The watery world of a Port Stephens Boating Safety Officer
11 October 2013
Growing up on the Clarence River, Paul Hearfield had a diverse career on the water before his current frontline role in boating education with Roads and Maritime Services.
Before becoming a Port Stephens based Boating Safety Officer (BSO), he worked as a first mate and bosun on superyachts, island hopping between places including Thailand and Malaysia.
He also worked on cruise ships, drove water taxis and adventure boats on Sydney Harbour, and worked in sea towing and salvage.
It is hard to imagine why BSO Hearfield gave up his posting as marine operations manager for a Thai resort or his role in production on the television show Survivor China where transferred contestants to tribal council by boat and moved film equipment and supplies.
“It was a pretty good job working on the 520 square kilometre Thousand Island Lake which is just amazing,” he said.
Although he said, with a smile, he would have enjoyed the experience if the contestants had been allowed to shower regularly.
“Becoming a BSO seemed like the next step in my career. I’ve seen many things in my time as a professional mariner and I really wanted to help educate the boating community to help keep people as safe as possible on the water,” he said.
BSO Hearfield has commercial qualifications including Master V and MED III and worked in Sydney for four years before accepting a transfer to Port Stephens two years ago.
“I couldn’t have asked for a better posting. I am able to work with the boating community in managing local aquatic events and be proactive in determining how best to get the safe boating message, like the importance of wearing a lifejacket so everyone can enjoy themselves out on the water.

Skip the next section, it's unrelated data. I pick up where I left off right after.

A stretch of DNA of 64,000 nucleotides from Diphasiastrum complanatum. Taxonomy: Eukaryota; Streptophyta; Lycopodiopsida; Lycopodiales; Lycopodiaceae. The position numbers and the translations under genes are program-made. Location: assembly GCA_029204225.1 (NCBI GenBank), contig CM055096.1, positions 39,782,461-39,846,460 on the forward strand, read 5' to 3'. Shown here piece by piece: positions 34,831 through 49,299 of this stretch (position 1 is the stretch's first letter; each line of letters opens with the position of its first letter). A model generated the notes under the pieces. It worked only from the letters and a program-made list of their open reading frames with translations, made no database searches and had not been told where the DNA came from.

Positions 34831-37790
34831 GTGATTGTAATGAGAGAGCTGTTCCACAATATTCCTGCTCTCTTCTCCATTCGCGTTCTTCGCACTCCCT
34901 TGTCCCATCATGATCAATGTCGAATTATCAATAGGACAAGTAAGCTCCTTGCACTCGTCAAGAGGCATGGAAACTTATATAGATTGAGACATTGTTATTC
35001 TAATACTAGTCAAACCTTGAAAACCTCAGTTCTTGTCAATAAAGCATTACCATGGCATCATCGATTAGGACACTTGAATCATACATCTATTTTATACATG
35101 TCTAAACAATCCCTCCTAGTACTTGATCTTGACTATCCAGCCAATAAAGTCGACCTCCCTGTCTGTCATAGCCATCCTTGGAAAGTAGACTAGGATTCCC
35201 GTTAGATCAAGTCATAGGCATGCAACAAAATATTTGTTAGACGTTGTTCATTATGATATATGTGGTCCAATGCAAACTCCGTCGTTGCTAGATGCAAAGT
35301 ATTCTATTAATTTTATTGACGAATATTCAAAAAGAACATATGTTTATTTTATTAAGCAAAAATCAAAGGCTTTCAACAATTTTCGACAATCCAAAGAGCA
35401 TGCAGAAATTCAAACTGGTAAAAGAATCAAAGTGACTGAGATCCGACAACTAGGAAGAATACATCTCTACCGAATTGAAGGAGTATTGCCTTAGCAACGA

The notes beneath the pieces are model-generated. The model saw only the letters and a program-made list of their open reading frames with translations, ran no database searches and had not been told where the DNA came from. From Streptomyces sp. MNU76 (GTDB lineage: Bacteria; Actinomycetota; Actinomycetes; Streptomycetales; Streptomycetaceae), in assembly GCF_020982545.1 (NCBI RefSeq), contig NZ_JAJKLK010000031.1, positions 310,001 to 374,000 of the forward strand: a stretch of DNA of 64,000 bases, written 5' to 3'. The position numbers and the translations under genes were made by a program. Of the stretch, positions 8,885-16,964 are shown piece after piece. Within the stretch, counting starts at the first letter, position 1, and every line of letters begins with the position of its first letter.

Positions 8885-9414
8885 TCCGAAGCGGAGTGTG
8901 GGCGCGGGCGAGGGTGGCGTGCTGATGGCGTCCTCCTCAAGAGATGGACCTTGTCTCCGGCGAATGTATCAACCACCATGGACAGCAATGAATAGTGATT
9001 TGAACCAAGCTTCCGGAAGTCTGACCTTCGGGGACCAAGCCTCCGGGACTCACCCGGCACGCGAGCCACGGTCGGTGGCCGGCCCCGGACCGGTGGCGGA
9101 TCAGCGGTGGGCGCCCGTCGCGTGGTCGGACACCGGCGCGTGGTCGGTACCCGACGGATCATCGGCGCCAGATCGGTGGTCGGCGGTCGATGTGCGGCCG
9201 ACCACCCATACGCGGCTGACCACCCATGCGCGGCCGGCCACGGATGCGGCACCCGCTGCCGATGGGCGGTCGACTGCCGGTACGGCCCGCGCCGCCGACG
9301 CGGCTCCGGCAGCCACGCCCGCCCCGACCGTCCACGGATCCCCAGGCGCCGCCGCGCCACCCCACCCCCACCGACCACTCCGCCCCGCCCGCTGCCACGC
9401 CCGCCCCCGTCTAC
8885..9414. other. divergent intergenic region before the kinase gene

“The diversity of Port Stephens is another drawcard, as is the marine community which includes a major commercial port, rivers, estuaries, creeks and lots of different activities such as fishing, scuba diving, sailing and kayaking.
“The other great thing is the people I work with and help are very approachable,” he said.
In May this year BSO Hearfield worked with a NSW Police officer in a search and rescue effort to locate a lone kayaker who had been drifting in the water for more than six hours.
BSO Hearfield is one of more than 60 BSOs who patrol NSW waterways including dams and offshore, as the face of Roads and Maritime on the water, sharing a wealth of information about boating safety requirements, marine legislation and water traffic.
BSOs conduct random safety checks to ensure licences and registrations are up to date and the correct safety equipment is being carried, manage moorings and provide education to school groups and the community at boat and lifestyle shows.
They also help with or control marine traffic for special aquatic events such as the Sydney-Hobart Race start or New Year’s Eve on Sydney Harbour.